Deconjugated estrogens inversely correlated with total estrogen levels in urine; especially strong for deconjugated fecal estrone (R = −0.50, p = 0.005)
-
Conjugated not correlated with urinary estrogen levels
-
Fecal β-glucuronidase activity inversely correlated with both deconjugated and conjugated estrogens in feces (p ≤ 0.01 for all except 16-epiestriol)
-
Shannon index and OTU species were strongly and significantly associated with lower levels of conjugated and especially deconjugated estrogens in feces
Table 2. Characteristics and summary, of studies included for research question 3.
Table 2. Characteristics and summary, of studies included for research question 3.
(a) Obesity in Women and Gut Microbiome
StudySample SizePatient CharacteristicsGut Microbiota AnalysisMain Findings
Menni et al. (2016)n = 544 women with
weight loss: BMI from 25.4 to 24.4 (group 1)
n = 544 women with little weight gain: BMI from 24 to 25.2 (group 2)
n = 544 women with heavy weight gain BMI from 25.4 to 28.8 (group 3)
Group 1
Age (yrs) 49.91 ± 9.49
Group 2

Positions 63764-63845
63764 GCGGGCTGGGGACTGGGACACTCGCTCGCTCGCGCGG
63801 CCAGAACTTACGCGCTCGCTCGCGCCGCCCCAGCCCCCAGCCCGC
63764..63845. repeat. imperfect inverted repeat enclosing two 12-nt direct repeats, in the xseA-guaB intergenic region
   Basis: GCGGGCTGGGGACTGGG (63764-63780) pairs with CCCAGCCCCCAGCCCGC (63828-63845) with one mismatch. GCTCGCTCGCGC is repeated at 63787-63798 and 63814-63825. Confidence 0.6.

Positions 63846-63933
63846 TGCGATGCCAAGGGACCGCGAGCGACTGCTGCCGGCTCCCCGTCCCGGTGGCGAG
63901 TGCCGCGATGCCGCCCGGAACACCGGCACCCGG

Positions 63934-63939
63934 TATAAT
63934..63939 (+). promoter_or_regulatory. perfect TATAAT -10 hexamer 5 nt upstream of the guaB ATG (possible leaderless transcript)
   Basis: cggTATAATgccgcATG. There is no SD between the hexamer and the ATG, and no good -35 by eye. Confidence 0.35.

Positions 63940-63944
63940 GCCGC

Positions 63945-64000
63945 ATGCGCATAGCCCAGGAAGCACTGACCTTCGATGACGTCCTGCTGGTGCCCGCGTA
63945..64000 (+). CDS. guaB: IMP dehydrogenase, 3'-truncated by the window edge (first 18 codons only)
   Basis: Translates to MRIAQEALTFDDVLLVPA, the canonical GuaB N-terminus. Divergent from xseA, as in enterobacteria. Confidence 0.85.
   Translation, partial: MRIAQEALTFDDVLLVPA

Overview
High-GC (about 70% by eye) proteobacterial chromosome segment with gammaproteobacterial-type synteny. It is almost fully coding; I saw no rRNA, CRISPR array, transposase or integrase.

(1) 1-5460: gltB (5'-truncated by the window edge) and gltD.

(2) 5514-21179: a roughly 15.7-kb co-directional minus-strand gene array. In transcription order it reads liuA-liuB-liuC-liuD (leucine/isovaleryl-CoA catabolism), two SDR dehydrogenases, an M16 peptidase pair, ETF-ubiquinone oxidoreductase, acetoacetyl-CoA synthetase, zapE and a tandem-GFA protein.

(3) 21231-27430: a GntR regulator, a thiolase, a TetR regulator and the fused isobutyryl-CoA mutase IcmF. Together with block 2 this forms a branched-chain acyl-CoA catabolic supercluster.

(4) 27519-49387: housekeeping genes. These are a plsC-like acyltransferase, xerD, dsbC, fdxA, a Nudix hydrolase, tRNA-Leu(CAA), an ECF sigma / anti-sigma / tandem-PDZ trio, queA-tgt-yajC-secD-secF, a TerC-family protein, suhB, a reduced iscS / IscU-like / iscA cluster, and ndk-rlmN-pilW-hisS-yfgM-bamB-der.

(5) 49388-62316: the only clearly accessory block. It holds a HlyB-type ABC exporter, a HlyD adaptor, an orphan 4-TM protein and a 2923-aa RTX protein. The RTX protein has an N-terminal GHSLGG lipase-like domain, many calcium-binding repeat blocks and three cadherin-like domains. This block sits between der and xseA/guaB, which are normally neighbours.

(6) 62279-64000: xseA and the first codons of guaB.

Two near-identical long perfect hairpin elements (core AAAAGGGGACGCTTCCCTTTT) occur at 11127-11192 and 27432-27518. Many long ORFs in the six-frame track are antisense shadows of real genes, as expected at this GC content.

Age (yrs) 50.11 ± 5.54
Group 3
Age (yrs) 49.25 ± 8.48
All groups 15% smokers, further no exclusions.
V4 region of the 16S ribosomal RNA gene was amplified and sequenced on Illumina.
De novo OTU clustering was carried across all reads using Sumaclust within QIIME 1.9.0.
Alpha diversities → Shannon index, OTU counts.
Alpha diversity (Shannon index):
Group 1 (weight loss) 5.21
Group 2 (weight gain) 5.19
Group 3 (heavy weight gain) 5.07 (p < 0.05)
Alpha diversity (OTU):
Group 1 346.3
Group 2 348
Group 3 331.8 (p < 0.05)
Family
Bacteriodes
-
Positive correlation weight gain (OR = 1.18 (0.04) p = 0.002). Negative correlation microbiome diversity
Ruminococcaceae (firmicutes phyla)
-
Nominally protective of weight gain (OR = 0.89 (0.05), p = 0.038)
Chavez-Carbajal et al. (2019)n = 25 control women
n = 17 obese women
n = 25 obese women with metabolic syndrome
Controls
Age (yrs) 23.3 ± 3.1
BMI (kg/m2) 21.4 ± 1.9
Obesity
Age (yrs) 28.8 ± 8.4
BMI (kg/m2) 34.8 ± 6.1
Obesity + metabolic syndrome (ms)